MindBlog has mentioned a number of studies that claim that the effects of trauma can be passed through generations. Carey does a review
that notes that human studies are much less persuasive than animal research using mice.
The debate centers on genetics and biology. Direct effects are one thing: when a pregnant woman drinks heavily, it can cause fetal alcohol syndrome. This happens because stress on a pregnant mother’s body is shared to some extent with the fetus, in this case interfering directly with the normal developmental program in utero.
But no one can explain exactly how, say, changes in brain cells caused by abuse could be communicated to fully formed sperm or egg cells before conception. And that’s just the first challenge. After conception, when sperm meets egg, a natural process of cleansing, or “rebooting,” occurs, stripping away most chemical marks on the genes. Finally, as the fertilized egg grows and develops, a symphony of genetic reshuffling occurs, as cells specialize into brain cells, skin cells, and the rest. How does a signature of trauma survive all of that?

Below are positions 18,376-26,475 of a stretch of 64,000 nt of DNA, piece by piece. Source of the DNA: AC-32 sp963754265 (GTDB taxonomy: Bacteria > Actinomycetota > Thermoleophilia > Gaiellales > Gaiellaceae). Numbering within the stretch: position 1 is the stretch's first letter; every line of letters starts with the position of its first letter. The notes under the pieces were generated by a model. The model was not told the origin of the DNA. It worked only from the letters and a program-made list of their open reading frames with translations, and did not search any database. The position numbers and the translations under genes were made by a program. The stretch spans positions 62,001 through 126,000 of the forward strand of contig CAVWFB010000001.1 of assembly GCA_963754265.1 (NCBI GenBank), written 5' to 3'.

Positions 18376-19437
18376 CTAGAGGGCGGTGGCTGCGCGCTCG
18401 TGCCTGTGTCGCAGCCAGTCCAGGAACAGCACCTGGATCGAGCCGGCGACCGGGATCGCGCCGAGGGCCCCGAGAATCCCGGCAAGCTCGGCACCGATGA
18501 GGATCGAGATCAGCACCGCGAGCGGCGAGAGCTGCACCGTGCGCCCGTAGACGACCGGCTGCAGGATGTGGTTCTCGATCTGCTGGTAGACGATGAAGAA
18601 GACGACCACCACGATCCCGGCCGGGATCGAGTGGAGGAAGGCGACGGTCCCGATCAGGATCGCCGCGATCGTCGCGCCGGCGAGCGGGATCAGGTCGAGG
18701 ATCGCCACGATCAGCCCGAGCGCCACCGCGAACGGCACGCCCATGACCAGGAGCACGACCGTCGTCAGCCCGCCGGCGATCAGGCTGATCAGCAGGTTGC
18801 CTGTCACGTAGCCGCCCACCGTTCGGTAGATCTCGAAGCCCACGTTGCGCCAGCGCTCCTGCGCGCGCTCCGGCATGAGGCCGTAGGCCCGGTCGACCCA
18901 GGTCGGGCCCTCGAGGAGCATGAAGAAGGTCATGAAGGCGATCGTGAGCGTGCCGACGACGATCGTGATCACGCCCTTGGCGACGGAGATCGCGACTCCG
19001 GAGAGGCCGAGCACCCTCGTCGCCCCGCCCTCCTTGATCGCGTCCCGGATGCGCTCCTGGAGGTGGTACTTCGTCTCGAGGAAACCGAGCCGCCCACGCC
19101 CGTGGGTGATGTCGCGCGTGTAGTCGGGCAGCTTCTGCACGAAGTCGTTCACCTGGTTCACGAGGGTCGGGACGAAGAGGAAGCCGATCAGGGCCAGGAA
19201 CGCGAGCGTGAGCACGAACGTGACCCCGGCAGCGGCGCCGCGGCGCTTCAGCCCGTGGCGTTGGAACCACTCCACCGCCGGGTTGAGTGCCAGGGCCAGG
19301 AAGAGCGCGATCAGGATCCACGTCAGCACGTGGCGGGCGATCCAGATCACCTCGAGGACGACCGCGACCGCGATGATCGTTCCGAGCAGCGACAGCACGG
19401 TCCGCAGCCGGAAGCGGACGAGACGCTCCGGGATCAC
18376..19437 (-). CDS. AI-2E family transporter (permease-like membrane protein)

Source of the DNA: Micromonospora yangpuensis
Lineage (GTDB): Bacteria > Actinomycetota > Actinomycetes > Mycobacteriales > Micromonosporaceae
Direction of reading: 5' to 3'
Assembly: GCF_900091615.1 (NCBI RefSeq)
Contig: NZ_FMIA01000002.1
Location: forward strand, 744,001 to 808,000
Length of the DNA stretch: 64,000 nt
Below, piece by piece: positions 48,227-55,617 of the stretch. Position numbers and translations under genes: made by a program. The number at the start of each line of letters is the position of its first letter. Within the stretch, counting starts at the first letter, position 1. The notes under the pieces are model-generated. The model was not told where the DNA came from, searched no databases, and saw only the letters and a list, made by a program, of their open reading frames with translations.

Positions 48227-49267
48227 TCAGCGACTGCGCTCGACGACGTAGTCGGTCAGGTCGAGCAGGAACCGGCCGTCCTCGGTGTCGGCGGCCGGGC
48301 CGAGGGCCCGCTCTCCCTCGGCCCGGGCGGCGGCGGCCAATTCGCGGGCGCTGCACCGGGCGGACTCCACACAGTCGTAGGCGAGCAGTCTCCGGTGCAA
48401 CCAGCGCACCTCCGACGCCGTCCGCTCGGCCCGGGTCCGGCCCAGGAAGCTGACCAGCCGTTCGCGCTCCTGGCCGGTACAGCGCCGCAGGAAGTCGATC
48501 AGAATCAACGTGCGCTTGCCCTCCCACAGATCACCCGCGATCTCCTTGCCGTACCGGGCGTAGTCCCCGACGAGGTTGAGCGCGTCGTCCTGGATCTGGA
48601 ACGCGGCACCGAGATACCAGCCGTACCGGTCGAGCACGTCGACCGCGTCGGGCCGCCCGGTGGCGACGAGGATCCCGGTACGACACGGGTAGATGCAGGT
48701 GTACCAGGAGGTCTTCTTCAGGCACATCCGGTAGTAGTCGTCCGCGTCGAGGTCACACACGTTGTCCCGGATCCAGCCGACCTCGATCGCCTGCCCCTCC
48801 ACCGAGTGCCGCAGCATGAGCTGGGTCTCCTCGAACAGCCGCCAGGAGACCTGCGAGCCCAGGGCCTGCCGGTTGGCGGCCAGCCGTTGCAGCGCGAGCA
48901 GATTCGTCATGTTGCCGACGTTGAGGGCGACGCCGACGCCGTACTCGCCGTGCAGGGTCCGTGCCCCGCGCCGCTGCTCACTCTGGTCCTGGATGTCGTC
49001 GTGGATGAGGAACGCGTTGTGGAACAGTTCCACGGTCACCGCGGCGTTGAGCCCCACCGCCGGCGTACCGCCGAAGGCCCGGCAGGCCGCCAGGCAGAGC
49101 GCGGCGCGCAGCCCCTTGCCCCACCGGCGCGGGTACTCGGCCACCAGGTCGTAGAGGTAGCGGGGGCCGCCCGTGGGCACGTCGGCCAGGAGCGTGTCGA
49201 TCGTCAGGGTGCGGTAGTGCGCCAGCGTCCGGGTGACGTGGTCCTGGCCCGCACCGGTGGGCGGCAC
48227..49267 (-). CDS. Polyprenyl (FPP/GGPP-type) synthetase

...for now, and for many scientists, the research in epigenetics falls well short of demonstrating that past human cruelties affect our physiology today, in any predictable or consistent way.
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